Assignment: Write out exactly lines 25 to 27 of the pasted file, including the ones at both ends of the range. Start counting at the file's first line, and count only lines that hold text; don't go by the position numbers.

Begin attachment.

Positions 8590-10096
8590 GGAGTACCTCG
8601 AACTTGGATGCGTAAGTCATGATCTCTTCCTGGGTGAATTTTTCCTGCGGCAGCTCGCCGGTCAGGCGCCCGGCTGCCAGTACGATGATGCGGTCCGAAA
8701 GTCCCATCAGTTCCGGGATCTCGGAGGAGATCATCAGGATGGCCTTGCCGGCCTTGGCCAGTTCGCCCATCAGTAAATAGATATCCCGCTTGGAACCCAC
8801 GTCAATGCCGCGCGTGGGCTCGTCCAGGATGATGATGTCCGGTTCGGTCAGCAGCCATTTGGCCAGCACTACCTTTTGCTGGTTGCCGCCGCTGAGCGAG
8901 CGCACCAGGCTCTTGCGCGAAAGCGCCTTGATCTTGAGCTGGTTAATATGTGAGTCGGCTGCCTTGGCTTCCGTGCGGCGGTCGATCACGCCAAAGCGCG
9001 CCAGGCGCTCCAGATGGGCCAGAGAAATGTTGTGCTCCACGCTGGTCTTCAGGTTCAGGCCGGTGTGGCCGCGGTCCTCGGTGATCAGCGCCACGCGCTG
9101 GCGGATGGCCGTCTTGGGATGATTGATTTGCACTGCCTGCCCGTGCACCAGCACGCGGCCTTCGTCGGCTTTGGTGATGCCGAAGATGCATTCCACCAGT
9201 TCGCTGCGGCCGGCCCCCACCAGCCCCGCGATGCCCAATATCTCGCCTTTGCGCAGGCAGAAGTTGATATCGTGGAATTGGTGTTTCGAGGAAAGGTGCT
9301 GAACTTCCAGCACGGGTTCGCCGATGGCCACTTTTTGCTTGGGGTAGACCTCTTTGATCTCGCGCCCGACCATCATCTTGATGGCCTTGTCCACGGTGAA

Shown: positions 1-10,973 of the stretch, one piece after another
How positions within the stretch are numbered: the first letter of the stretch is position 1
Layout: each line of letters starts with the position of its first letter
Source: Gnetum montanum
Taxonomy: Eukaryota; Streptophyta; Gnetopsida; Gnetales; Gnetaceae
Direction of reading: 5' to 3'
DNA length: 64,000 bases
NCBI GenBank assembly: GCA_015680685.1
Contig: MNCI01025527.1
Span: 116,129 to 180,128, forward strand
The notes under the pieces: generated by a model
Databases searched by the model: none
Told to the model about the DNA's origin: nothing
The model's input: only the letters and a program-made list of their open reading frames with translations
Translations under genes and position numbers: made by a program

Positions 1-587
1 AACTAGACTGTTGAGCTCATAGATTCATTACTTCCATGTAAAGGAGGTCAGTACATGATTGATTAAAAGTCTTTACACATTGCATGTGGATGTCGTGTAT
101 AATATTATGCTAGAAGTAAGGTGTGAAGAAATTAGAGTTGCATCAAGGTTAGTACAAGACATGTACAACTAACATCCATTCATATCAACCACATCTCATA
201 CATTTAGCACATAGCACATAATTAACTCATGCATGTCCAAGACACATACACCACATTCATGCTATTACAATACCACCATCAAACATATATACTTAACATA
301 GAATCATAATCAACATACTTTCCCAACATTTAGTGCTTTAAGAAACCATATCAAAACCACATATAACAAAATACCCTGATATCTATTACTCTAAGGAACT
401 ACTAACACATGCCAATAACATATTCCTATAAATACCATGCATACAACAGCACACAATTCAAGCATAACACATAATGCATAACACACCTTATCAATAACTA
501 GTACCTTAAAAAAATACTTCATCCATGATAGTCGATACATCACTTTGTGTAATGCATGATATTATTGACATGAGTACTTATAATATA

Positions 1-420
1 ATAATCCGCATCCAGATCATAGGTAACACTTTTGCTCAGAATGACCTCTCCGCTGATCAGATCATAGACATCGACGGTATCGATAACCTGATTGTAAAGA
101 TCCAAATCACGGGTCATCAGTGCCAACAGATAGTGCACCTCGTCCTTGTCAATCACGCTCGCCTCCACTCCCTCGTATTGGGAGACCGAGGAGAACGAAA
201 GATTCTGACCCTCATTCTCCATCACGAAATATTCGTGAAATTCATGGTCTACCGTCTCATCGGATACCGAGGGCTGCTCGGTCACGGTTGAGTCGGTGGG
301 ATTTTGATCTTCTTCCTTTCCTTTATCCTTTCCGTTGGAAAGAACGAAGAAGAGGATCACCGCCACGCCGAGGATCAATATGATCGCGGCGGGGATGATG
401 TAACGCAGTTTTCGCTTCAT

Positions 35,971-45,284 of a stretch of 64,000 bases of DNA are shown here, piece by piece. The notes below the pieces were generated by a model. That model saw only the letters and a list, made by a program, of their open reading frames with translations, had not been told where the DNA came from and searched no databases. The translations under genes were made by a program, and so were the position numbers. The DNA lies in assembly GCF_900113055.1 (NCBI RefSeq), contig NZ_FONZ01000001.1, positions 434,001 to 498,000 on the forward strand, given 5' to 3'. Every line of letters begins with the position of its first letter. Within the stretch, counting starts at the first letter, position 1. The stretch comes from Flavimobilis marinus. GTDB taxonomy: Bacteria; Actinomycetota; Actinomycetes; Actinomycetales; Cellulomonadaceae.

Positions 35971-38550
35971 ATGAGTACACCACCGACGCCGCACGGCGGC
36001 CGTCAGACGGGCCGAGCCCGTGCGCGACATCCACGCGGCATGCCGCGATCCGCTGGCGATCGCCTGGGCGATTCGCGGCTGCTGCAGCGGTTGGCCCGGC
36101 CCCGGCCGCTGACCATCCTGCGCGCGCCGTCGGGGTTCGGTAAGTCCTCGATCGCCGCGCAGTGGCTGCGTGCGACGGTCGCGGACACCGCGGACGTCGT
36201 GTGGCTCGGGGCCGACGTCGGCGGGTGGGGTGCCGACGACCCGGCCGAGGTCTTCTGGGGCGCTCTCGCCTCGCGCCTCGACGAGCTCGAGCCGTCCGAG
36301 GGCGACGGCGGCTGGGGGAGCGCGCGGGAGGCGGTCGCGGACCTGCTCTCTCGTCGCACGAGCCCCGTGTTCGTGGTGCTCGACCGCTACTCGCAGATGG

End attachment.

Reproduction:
Translations under genes and position numbers: made by a program

Positions 1-587
1 AACTAGACTGTTGAGCTCATAGATTCATTACTTCCATGTAAAGGAGGTCAGTACATGATTGATTAAAAGTCTTTACACATTGCATGTGGATGTCGTGTAT